I have a column that should run in tomorrow morning's home town newspaper, the Morgan Hill Times. In that bit of Green Talk, I take a stab at convincing my readers that nothing made of material is truly sustainable, or at least not in the way that we think about it, manufacture it, use it and dispose of it.
This Green Talk column is not yet online, is sometimes delayed for days, and most won't see it in a small home town paper. So, if you click Read more! you have a chance to read it now.
It has almost become impossible to read a story about energy without finding the word “sustainable” used at some point. We all have some basic understanding of what is meant. The current supplies of oil and natural gas are limited and those new fields being found are increasingly expensive to maintain. Therefore, our current pace of using up the supply of fossil fuels in not sustainable, or will not be for very long. That discussion is generally focused on peak oil.
Often, this basic definition is followed by someone's favorite solution for maintaining economic growth in the face of such diminished supply of energy. Sometimes, these solutions are reasonable, like an increased use of wind and solar. Sometimes they pose a technological challenge with promise of a future energy supply, such as biofuels from algae. Others so defy rational analysis and that they could exist only in a bad sci-fi movie.
The focus on energy, as important and immediate as that is, allows us to ignore the very basic notion of what it would take to be truly sustainable. Some of have tried to explain this with the analogy of a spaceship. We all know that space ships have to carry everything needed to sustain life along with them. That includes the atmosphere people breath and the food they eat as well as the means of reacting to any problem that might arise. We see an example of this every time a shuttle visits the International Space Station with a load of supplies and returns with a load of waste.
So consider that the Earth is like a space ship. We have a fixed set of material resources. There is no way to add anything. There is no /Enterprise /that will arrive with new supplies. We have what we have and that is that. This fact should make all of the difference in how we think about the future, but sadly, it does not. Allow me to give a few examples.
There are those who see the future of energy as coming from nuclear power. Even if we assume that we could adequately protect people from the dangers of radiation along the entire production chain, from extraction of uranium to disposal or re-processing of the spent power plant fuel, we should be aware of the fact that energy planners are beginning to talk about peak uranium just as we talk about peak oil now. The economically retrievable supplies of untapped uranium are very few and many are far away in countries like Kazakhstan.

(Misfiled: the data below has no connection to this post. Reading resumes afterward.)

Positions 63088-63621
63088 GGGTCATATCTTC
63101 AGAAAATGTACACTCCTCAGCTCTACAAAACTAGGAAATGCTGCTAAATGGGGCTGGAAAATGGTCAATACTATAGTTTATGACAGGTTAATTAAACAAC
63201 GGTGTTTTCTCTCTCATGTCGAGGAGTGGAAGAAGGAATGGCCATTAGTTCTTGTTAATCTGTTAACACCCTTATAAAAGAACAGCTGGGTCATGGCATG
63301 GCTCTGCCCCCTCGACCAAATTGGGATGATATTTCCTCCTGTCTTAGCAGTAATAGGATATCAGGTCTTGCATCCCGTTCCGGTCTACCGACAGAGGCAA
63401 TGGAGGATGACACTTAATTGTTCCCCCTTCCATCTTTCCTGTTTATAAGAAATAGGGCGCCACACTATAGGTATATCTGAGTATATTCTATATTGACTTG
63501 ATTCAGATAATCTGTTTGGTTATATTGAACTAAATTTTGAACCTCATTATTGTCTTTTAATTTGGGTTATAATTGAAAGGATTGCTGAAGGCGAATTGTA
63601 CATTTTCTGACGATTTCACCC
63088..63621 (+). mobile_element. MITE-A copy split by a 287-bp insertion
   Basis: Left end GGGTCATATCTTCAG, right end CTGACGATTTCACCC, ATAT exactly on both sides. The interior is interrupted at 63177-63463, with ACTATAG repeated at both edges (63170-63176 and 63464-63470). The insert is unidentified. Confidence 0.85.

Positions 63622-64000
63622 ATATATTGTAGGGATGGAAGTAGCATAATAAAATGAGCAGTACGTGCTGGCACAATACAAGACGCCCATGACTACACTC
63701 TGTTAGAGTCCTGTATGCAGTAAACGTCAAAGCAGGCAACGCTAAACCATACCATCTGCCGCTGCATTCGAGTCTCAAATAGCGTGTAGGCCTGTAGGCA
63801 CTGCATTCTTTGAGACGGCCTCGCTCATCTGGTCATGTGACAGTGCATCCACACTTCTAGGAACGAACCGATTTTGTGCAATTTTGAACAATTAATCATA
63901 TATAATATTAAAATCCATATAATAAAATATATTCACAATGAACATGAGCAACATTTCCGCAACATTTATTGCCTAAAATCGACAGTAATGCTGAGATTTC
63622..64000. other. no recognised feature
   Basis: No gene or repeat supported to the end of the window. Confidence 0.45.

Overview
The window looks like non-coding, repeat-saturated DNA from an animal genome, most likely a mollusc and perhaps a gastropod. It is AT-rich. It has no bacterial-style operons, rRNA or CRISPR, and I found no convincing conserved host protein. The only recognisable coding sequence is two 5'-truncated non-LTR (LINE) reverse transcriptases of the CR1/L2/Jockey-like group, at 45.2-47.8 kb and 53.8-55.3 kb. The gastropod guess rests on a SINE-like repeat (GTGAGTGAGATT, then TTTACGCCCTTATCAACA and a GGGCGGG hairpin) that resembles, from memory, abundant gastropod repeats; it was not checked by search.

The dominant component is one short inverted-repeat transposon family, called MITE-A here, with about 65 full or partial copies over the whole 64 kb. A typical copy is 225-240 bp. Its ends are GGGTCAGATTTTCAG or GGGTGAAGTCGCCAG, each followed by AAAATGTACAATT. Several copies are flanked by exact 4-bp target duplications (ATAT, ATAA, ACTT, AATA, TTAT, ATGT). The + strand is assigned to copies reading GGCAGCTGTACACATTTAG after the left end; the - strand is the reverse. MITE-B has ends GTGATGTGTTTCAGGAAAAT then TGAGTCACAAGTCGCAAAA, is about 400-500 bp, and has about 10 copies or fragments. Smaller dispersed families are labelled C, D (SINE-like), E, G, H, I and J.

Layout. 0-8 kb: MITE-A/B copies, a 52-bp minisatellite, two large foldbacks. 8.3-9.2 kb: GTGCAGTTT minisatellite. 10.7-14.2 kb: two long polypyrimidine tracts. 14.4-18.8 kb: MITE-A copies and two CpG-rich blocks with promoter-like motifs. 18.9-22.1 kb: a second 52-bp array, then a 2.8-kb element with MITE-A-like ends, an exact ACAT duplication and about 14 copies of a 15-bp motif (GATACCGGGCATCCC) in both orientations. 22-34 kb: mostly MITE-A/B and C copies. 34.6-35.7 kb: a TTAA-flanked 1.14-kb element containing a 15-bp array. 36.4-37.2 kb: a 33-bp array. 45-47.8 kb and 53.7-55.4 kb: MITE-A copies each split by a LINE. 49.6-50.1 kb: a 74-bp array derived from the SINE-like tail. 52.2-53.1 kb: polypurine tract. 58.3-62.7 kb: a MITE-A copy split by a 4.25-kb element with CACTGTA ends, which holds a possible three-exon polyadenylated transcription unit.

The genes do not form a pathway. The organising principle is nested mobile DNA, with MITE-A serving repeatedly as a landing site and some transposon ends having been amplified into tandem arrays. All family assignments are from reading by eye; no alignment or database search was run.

Evan as we are beginning to make major use of lithium for batteries in everything from cell phones to automobiles, there are increasing concerns over a peak in lithium and a search for other energy storage alternatives. The largest under-developed supply of lithium is in Bolivia and that development is subject to political as well as economic factors.
All of this is to say that we need to rethink that manner in which we use the limited material resources of this spaceship Earth to supply the needs of a growing population and it's desire to attain at least the same standard of living that we currently enjoy. The current UN low population forecast is for an increase of 2.4 billion people by 2050. That is more than the current populations of China and the US combined. And most of these would try to attain our lifestyle if they could.
We need to consider not just oil and natural gas or even more scarce materials like uranium or lithium. We have to begin to consider even the steel used in construction, the aluminum we use to wrap our food, the wood that frames our houses or even the number of trees it takes to make chopsticks and toilet paper.
The modern industrial practice is that of a linear irreversible throughput, where resource are moved into from the ecosphere to the humansphere where our economic engine of growth processes them producing waste along the way. But then, we discard most of it, creating more waste and our governments encourage us to do this to produce economic growth.
At some point, even the most ideological free marketer among us will be forced to admit that this pattern can not be sustained and that we need to find a new vision of what constitutes a life worth living.
Whatever that goal is, we will not get there along our current path. We need to transform our economy to one that cycles materials rather than uses them, where waste becomes the raw material for productions; that recognizes that we are all part of an ever changing ecosphere. There will be economic consequences of such a radical change. It is our choice whether we absorb those consequences now when they are manageable or later when they are not.